Phoebe Breed played a key role in leading and implementing the initiative at Gundersen. “People always ask me ‘how do you get your leaders engaged?’ But I was blessed to come into this already having the CEO and senior VPs on board. For us, the greater challenge was getting the everyday, boots on the ground worker bees engaged.”
The question we started asking was, ‘what are the things that they’re doing every day that they don’t even realize is contributing to sustainability?’ Breed stated.
The Gundersen nursing leadership program educates nurses and increases nursing environmental engagement, both at work and at home. The program’s greatest success lies in its ability to streamline educational efforts within preexisting frameworks and “culture fits”, which allows for a wide audience base and an efficient integration of sustainability work into day-to-day operations.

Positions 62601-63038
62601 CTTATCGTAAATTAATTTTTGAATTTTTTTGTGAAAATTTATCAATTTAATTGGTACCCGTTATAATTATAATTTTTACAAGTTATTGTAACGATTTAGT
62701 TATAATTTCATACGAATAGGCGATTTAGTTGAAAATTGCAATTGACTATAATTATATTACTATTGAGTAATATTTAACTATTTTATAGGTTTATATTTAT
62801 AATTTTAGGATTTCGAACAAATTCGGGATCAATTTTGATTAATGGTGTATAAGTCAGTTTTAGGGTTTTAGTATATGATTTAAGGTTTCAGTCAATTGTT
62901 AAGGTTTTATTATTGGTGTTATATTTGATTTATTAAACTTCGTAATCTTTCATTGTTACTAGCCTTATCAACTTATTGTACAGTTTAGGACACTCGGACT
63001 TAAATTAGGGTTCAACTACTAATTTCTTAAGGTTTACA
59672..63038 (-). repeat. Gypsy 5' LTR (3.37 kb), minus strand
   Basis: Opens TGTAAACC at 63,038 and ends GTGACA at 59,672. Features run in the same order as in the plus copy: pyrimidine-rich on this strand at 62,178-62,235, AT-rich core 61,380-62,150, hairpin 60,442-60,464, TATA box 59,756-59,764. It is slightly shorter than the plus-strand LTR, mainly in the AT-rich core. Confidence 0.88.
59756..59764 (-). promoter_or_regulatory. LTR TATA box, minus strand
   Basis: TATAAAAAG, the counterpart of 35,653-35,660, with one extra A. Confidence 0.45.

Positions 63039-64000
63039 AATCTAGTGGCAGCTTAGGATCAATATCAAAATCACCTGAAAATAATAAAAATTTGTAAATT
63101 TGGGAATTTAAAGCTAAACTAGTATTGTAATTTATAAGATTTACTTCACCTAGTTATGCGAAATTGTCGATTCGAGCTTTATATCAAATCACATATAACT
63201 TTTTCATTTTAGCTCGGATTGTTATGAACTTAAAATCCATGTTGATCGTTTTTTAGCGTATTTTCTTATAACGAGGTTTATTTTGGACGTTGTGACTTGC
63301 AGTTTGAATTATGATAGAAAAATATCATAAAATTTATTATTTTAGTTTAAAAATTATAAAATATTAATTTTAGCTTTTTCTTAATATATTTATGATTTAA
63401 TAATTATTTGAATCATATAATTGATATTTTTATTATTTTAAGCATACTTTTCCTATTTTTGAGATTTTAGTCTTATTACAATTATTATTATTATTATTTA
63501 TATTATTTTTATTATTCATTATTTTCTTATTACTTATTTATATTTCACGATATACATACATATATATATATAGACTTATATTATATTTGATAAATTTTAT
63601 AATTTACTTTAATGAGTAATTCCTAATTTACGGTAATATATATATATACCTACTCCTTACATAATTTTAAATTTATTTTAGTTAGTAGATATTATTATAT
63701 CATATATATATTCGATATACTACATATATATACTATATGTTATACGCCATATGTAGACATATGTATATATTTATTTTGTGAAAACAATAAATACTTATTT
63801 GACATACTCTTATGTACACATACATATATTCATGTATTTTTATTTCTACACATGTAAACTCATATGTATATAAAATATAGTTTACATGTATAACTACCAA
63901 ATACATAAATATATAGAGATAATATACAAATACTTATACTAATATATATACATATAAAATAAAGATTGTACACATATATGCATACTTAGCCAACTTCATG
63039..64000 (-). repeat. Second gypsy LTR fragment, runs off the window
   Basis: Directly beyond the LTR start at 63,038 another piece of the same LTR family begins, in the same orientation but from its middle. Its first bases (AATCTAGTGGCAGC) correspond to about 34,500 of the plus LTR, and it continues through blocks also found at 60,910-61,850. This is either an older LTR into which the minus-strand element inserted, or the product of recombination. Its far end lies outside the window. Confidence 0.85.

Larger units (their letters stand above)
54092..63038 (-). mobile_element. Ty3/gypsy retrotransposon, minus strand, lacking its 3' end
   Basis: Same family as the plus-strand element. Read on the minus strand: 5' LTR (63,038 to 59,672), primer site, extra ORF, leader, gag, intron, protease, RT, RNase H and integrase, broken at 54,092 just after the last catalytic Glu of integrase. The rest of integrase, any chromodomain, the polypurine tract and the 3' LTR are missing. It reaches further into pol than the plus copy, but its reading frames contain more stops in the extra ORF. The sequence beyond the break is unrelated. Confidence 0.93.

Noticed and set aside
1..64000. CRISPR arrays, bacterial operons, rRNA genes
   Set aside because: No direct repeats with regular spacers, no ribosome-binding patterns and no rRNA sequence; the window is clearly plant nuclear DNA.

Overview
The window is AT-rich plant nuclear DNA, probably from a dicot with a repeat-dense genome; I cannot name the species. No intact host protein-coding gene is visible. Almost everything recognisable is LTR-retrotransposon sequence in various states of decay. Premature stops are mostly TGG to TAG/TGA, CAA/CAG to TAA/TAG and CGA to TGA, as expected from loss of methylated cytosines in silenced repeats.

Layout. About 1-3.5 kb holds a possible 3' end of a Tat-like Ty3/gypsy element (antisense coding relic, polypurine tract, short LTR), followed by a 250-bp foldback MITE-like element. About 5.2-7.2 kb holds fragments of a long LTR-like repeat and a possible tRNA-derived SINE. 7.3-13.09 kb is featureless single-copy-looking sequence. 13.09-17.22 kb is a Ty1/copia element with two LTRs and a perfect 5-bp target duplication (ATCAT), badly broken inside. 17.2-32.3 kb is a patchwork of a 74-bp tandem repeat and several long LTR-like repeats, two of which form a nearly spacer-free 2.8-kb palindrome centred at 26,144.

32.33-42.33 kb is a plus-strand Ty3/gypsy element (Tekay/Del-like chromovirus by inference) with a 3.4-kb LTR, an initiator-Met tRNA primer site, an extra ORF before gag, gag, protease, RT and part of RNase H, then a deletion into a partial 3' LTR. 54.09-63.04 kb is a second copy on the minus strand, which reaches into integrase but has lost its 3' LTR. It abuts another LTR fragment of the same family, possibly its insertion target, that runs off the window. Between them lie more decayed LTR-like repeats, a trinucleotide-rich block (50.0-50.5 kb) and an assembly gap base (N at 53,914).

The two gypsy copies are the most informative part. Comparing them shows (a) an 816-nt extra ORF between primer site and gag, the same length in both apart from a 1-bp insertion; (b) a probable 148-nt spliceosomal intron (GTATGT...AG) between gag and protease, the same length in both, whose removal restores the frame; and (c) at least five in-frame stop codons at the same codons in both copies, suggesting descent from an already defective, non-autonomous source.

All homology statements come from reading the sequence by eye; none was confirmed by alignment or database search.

Nurturing A Culture Of Sustainability
In order to maximize engagement, this education program was embedded within the framework professional care already in place at Gundersen. Educational materials on sustainability practices were presented through the lens of Gundersen’s nursing professional framework and Dr. Jean Watson’s Caritas processes.
Breed stated that “using the preexisting framework as the foundation for this program really resonated with our staff because it was something that was already familiar to them.” Additionally, educational materials were circulated via established communication tools, like online education modules, Gundersen’s Envision blog, and articles in the health system weekly newspaper. “We identified and implemented resources that already worked with our culture as a communication framework,” Breed stated.
Championing Employee Engagement
Peer-to-peer support was a fundamental aspect to educating nurses. The program provided for the implementation of sustainability nurse “champions” in each nursing department, which was reinforced by support from administrative leadership. These champions were mostly nurses, and the nursing standpoint was heavily emphasized, but Breed stated that “it was encouraging and exciting to see an interprofessional representation among the champions.”